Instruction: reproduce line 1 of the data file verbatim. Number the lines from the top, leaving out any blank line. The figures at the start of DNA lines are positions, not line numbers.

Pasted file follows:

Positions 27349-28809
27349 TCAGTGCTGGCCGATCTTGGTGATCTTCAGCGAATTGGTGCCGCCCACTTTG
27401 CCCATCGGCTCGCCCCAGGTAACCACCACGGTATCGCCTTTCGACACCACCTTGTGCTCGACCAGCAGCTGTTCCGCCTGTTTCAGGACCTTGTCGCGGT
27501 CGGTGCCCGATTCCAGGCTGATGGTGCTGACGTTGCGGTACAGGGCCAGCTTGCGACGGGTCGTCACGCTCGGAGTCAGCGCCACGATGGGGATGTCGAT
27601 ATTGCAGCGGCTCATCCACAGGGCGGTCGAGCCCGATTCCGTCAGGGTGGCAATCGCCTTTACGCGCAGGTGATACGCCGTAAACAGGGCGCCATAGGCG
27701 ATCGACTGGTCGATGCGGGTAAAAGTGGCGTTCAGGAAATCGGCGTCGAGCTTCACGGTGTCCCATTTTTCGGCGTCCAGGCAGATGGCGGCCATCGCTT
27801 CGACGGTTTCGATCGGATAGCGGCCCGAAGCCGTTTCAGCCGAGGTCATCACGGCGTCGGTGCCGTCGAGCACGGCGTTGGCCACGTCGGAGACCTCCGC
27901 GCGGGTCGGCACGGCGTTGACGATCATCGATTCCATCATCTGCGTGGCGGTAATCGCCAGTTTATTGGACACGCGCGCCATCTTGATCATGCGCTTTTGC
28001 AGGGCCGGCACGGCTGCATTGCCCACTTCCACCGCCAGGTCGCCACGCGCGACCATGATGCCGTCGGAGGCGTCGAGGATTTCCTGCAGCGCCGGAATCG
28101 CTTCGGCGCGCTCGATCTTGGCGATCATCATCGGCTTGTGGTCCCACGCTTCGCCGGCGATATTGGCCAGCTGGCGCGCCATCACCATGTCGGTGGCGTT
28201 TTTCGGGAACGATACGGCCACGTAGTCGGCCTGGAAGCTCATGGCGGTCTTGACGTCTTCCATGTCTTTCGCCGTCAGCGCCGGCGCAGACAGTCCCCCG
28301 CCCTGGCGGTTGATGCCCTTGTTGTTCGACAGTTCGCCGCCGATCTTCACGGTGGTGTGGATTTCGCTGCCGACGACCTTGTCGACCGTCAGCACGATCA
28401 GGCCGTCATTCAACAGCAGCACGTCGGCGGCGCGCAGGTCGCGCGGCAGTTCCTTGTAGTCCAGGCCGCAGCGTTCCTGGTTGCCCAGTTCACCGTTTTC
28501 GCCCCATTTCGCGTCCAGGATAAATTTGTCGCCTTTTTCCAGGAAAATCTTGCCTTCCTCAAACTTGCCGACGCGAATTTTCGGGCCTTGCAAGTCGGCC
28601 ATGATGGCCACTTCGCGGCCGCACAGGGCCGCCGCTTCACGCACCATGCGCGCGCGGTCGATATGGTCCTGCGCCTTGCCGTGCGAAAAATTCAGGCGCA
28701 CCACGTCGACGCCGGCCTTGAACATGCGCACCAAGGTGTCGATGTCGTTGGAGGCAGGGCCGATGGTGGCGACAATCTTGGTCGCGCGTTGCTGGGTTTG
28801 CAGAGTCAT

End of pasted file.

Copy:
Positions 27349-28809